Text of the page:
Feds raided Big Island homes as well as The Hawaii Cannabis Ministry
By John Burnett
Tribune-Herald Staff Writer
At least six and perhaps as many as a dozen homes were raided Wednesday during a federal drug sweep on the Big Island.
"I know of about six others who were raided," said Roger Christie, founder and director of The Hawaii Cannabis Ministry, whose downtown Hilo sanctuary and Wainaku residence were searched by federal agents, assisted by local police.
A police log for Wednesday showed 12 report numbers indicating police assistance to outside law enforcement agencies between 4 a.m. and just past 3 p.m. Five incidents occurred in Puna, four in South Hilo, and one each in North Hilo, Hamakua and Ka'u.
A police spokeswoman confirmed that all are related to the federal operation, and referred any further inquiries to the U.S. Attorney's office in Honolulu.
"There have been no arrests and no charges," Deputy U.S. Attorney Tom Muehleck said Thursday afternoon.
Two callers told the Tribune-Herald that their homes were raided. One didn't offer additional information or leave a phone number on a voice message. Another said 25 marijuana seedlings were confiscated from his home and complained about his 93-year-old father being awakened at 6 a.m.
Christie said authorities spent about seven hours searching his home and ministry, starting around 6 a.m. He said the Drug Enforcement Administration, Internal Revenue Service, U.S. Postal Inspector and U.S. Immigration and Naturalization Service were involved in the search, as were local police.
"They treated me with the utmost respect and courtesy," Christie said Wednesday afternoon at THC Ministry headquarters, which showed no outward signs Thursday afternoon of having been searched. Christie said investigators even bought him breakfast.
"They were looking for records and cash — ill-gotten gain — and cannabis, cannabis smoking devices, cannabis growing equipment," Christie said. "The search warrant was pretty broad, and they looked high and low. They looked thoroughly around my place, around both places."
Christie said that authorities confiscated ministry records, holy anointing oil containing cannabis and Christie's cell phone. He said that computer hard drives were copied but the computers were left in operable condition. One marijuana plant was taken from the sanctuary.
"They moved it so carefully that they didn't leave any trace of dirt behind," he said.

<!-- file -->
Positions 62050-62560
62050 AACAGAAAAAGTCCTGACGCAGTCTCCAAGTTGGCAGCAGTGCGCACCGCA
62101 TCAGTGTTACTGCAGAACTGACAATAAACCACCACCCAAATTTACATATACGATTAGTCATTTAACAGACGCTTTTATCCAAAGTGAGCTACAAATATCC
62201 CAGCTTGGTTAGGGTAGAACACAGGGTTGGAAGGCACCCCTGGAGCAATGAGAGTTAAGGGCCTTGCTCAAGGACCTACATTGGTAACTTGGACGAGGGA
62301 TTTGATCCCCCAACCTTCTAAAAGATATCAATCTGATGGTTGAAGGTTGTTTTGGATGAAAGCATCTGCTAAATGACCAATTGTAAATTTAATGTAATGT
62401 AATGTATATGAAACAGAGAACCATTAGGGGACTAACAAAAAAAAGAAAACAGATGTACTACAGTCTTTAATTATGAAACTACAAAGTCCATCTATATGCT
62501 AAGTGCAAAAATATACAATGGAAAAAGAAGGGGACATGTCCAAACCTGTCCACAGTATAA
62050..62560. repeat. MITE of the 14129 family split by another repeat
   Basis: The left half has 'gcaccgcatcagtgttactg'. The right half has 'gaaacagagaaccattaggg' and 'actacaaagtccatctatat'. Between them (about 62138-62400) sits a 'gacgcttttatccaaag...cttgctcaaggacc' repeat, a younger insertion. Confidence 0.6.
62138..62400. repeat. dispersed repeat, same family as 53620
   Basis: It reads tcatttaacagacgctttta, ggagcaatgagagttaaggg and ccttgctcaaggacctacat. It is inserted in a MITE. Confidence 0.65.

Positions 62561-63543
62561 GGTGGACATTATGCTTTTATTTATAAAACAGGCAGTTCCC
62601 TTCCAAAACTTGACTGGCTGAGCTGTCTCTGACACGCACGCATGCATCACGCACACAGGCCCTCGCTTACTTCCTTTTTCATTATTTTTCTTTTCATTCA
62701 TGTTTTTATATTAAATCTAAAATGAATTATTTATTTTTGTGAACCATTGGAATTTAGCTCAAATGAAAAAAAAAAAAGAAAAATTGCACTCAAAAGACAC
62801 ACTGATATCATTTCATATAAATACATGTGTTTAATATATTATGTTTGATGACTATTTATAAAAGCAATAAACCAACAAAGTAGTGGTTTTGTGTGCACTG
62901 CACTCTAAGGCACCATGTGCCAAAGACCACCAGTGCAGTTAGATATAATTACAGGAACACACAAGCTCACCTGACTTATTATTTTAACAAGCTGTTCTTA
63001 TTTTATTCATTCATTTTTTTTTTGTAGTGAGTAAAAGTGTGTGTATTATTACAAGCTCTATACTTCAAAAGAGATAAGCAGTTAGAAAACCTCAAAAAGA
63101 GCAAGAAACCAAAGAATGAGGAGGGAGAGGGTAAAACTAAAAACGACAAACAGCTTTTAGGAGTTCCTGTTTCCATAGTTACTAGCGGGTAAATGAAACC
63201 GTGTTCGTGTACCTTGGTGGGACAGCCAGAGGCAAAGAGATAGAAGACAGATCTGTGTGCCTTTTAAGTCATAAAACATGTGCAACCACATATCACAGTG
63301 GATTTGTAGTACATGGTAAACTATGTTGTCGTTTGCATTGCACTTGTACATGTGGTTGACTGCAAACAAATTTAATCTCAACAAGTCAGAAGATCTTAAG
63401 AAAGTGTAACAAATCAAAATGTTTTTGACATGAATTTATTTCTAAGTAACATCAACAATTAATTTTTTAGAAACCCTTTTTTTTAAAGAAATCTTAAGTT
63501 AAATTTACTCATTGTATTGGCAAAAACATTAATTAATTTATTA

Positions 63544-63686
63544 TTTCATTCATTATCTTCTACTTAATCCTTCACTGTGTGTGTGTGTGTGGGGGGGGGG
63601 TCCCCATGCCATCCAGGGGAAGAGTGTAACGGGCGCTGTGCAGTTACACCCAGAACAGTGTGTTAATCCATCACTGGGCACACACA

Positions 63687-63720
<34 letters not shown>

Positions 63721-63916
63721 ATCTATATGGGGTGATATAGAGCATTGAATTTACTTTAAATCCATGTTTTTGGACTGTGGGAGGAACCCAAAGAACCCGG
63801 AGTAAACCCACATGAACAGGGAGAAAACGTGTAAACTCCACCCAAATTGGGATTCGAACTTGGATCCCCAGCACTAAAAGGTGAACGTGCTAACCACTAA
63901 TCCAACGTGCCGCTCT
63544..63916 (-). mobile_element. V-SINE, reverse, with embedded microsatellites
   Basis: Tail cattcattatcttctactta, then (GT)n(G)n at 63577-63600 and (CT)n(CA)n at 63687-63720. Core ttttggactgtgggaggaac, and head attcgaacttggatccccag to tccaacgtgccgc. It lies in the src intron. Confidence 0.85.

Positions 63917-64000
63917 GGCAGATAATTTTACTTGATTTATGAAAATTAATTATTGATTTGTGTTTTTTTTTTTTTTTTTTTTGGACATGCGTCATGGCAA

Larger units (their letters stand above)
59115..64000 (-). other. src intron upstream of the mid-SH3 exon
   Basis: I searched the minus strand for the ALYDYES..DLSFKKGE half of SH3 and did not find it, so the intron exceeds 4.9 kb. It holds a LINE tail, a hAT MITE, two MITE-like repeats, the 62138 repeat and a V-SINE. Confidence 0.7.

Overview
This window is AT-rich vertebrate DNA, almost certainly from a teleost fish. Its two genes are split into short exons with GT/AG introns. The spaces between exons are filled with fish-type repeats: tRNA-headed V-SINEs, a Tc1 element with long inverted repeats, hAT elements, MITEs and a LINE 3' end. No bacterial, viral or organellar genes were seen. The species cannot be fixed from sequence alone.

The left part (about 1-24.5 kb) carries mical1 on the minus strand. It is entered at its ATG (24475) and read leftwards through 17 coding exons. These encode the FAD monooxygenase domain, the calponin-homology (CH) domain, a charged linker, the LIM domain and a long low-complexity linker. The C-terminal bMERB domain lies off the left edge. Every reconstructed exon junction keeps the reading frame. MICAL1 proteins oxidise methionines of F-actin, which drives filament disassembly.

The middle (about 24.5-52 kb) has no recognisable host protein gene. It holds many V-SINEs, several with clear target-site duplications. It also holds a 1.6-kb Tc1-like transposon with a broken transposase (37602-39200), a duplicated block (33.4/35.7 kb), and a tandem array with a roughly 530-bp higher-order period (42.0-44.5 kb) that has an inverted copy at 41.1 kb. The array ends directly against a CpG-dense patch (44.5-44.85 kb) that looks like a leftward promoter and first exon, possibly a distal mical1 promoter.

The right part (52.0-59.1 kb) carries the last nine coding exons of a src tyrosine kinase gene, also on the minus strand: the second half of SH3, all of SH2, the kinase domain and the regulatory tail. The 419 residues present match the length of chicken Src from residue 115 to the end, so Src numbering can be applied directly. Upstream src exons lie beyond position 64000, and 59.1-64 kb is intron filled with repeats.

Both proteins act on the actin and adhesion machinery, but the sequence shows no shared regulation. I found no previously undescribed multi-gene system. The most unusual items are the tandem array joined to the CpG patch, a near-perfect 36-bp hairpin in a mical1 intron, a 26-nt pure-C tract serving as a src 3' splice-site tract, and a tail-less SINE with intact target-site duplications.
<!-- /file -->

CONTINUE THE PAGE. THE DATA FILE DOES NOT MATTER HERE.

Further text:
"To me, the interesting thing in the search warrant was ... the need to leave anything behind anything that could be construed as legitimate ministry materials. ... Usually, it's just rip and roll," Christie added. "You know, that's a country I want to live in. If they're gonna have to do this, do it with some respect."
The search warrant states: "Other than the things described in the Subject Premises 1 and 2 List, the (Comprehensive Drug Testing) will not communicate any information they learn ... absent further approval of the court."
"That's why the 'no comment,' possibly," Christie said. "But still, we're not supposed to have a secret government."
Christie, 60, a Colorado native, said he didn't know if his letter of support for Trevor Douglas of Colorado, who was fined $450 Tuesday for marijuana possession, was connected with the raid.
"I have to clarify something here," Christie said. "He was not a member until after (his arrest and charge). It was months afterwards. So I don't feel like the THC Ministry 'lost one' although it implies that in the media, that we lost a case. ... I think Trevor did amazingly well carrying the torch for the cause of cannabis liberation, to the New York Times, to the (Associated Press). ... But I guess he mentioned THC Ministry and they latched on to that because we have a branch in Boulder."
Asked if he thought publicity surrounding the case brought on the raid, Christie said: "I think it's cumulative. I've been the subject of an ongoing investigation for a long time, and it's ramping up. We've gotten a lot of publicity in Colorado in the past couple of months.
A downtown Hilo businessman described THC Ministry as a "dispensary" — illegal under current Hawaii law, and a label Christie eschews.
"I operate a ministry that assists medical patients," he said. "So we have cannabis here that people can donate for if they are 'blue card' (medical marijuana permit) holders or members of the ministry."
Christie is a board member of the Peaceful Sky Alliance, a marijuana advocacy group that drafted the initiative passed into law by Big Island voters last November making adult use of marijuana on private property the "lowest law-enforcement priority."
"The Peaceful Sky Alliance however, is not currently and has not been, involved in the activities and operations of the THC Ministry," said Wolf Daniel Braun, Peaceful Sky Alliance's president, in a written statement.
Christie said authorities are not preventing him from reopening the ministry, and said he considers his ministry lawful — cannabis sacrament and all.
"I have a license to marry people," he said. "My license was upheld, the only time it was challenged, in federal court. Maybe that made me feel overly confident. ... I've got the IRS tax guide. It's a fairly old one (from 1994), but I'm told it doesn't change that much. My understanding is that I don't have to file or pay taxes if I'm an exempt ministry, and I feel that I comply."